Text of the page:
In January I somehow pulled a muscle in my back while teaching. Exactly when and how I did it, I don’t know. Perhaps I twisted too deeply demonstrating Parivrtta Parsvakonasana (Revolved Side Angle Pose). I was teaching “cold,” from not warming up beforehand and from the freezing winter temperature outside.
Toward the end of class I noticed a strange ache in my back—a spot in the middle, to the right of my spine. Latissimus dorsi? Something deeper? My twisting capacity was limited and, unexpectedly, my breathing was affected. I couldn’t take a deep breath without pain in the pulled muscle. A simple yawn was uncomfortable.
Until we lose a basic function—such as easy, effortless respiration—we don’t appreciate it. For a couple of days, I curtailed my breathing and stifled my yawning. (Never again will I underestimate the satisfaction of an extravagant yawn.) Fortunately my muscle recovered in a few days. But it got me thinking about breathing, pranayama, and awareness.
Measuring lung capacity
Recently, one of my yoga students, Sara, experienced a spontaneous pneumothorax (collapsed lung). A fit triathlete, she didn’t immediately realize that her lung was collapsed. Her case was serious enough to warrant surgery, to eliminate space outside the lung in the thoracic cavity.
During her recovery, Sara used a spirometer to measure volume of inspiration, both to assess her improvement and to verify that her lung was fully functioning. I was intrigued when she reported that her inspired volume would increase if she did relevant yoga poses first.
If she measured her maximum inhalation immediately after waking, it was lower than it was if she preliminarily did poses that open the upper torso: e.g., Gomukhasana (Cow Face Pose) and Garudasana (Eagle Pose). She also noticed that her capacity varied by day and by time of day. During a winter trip to Singapore, her spirometer reading was healthy from the moment she arrived. She wondered if her lung function benefited from lower air pressure at the equator—or if Singapore’s warm climate released her chest muscles to allow more expansion.
Before Sara’s surgery, her first priority was distance training; yoga was secondary (and shelved during summer). Since then, on her own, she established a home practice. Due to her lung condition, she became acutely aware of her breathing. My pulled muscle was less serious but I, too, learned something from a few days of discomfort.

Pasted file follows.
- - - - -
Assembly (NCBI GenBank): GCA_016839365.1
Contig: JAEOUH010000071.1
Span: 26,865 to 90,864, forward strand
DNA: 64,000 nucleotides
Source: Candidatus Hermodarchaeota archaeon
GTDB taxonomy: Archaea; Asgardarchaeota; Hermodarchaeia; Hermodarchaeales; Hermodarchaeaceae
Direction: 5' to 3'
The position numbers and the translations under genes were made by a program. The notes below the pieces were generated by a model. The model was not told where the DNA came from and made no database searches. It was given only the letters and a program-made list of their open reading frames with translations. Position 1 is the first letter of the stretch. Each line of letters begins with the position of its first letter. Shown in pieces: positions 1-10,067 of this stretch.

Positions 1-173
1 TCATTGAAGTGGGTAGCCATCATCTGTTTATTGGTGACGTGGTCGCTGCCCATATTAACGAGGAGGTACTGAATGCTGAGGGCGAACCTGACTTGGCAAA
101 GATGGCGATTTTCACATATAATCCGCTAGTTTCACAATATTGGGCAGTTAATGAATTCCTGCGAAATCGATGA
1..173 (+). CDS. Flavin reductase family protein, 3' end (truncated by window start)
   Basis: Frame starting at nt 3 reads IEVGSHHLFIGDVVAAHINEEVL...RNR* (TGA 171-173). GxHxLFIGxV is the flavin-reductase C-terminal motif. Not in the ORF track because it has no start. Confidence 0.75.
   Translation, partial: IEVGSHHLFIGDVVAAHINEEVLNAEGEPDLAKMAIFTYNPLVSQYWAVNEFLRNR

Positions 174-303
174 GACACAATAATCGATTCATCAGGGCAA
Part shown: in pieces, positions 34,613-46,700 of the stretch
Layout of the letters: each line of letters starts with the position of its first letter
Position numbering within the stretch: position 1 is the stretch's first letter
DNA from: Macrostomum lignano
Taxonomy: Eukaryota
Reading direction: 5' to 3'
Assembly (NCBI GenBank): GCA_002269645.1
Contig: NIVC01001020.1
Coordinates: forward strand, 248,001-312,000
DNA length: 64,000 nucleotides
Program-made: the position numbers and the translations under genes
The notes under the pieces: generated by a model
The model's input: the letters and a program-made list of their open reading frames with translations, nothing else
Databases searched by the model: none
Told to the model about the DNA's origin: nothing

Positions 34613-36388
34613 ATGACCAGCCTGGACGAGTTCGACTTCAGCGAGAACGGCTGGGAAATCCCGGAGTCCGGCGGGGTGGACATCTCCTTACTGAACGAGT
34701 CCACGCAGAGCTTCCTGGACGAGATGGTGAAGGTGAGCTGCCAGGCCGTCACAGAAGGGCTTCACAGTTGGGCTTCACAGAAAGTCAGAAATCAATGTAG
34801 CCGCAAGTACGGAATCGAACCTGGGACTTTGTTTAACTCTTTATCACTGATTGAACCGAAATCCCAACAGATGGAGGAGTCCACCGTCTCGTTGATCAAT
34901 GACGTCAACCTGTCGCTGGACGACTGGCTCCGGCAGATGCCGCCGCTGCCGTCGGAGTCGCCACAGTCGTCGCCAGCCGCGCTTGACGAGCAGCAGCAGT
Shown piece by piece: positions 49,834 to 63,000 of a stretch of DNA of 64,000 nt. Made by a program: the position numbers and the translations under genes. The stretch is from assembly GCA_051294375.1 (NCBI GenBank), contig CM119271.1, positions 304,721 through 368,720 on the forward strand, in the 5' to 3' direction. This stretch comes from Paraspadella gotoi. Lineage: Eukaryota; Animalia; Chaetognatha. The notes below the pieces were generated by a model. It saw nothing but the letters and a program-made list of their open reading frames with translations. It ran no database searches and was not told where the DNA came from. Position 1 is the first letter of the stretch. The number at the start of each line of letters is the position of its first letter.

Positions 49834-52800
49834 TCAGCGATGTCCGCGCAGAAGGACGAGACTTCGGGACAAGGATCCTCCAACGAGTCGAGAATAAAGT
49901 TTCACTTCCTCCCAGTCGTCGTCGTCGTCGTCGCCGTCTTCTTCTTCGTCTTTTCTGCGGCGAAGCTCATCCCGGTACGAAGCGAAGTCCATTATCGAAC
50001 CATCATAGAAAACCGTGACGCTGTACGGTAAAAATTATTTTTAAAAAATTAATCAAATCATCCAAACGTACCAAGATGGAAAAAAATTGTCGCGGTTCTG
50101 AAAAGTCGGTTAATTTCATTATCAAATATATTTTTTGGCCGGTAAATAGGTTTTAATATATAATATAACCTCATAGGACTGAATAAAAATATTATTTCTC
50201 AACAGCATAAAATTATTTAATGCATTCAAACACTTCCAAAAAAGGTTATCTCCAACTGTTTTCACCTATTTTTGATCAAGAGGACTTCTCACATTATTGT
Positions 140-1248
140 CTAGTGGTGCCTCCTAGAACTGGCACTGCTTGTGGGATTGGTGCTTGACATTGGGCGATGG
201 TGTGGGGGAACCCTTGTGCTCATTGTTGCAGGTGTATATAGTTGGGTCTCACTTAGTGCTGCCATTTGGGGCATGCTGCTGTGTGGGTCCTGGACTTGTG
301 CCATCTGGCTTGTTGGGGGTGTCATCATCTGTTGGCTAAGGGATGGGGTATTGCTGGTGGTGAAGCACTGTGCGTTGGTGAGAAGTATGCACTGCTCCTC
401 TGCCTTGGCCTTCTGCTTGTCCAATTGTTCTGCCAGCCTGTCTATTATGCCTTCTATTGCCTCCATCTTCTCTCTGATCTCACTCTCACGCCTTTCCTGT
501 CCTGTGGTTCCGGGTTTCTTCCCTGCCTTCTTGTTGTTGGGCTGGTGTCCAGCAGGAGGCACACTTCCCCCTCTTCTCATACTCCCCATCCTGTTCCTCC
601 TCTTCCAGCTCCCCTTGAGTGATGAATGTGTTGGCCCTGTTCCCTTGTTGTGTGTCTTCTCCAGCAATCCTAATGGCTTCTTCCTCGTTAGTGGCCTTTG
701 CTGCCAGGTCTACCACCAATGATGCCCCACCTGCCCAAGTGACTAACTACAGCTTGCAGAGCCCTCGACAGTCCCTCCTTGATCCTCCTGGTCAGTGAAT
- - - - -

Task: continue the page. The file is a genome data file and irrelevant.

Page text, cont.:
Learning from difficulty
It often takes a challenge, such as illness or injury, to force us into seeing clearly. In normal times, most people must start projects and set goals—voluntary challenges—to learn, to grow, to keep life interesting.
Yoga practice is one example of such self-exploration. Would you know the state of your body (and your mind) if you didn’t do asana? By doing a pose regularly, we notice differences day to day. These differences reveal things about ourselves that we wouldn’t otherwise notice. (Golfers might say the same about golfing. Whatever one does as a “practice” could substitute for yoga.)
If you typically clasp your feet in Paschimottanasana (Intense Stretch for the West/Back Pose), but suddenly need a strap, your pose is revealing something, whether about your hamstrings, about your hip joints, about your health, about your mood. If you typically balance in Salamba Sirsasana (Supported Headstand Pose) for up to 10 minutes and one day cannot hold a headstand for two minutes, what is going on? If you lie down in Savasana and your thoughts bounce around for 10 minutes, where is your mind? Pranayama practice likewise can be revealing, although the breath is a slipperier subject because it is subtler.
Injuries and illnesses can be powerful, if formidable, teachers. Fortunately we can choose other sources. Yoga asana and pranyama let us take stock of ourselves each day, if we pay close attention. We are not so finely tuned that we know ourselves right off the bat.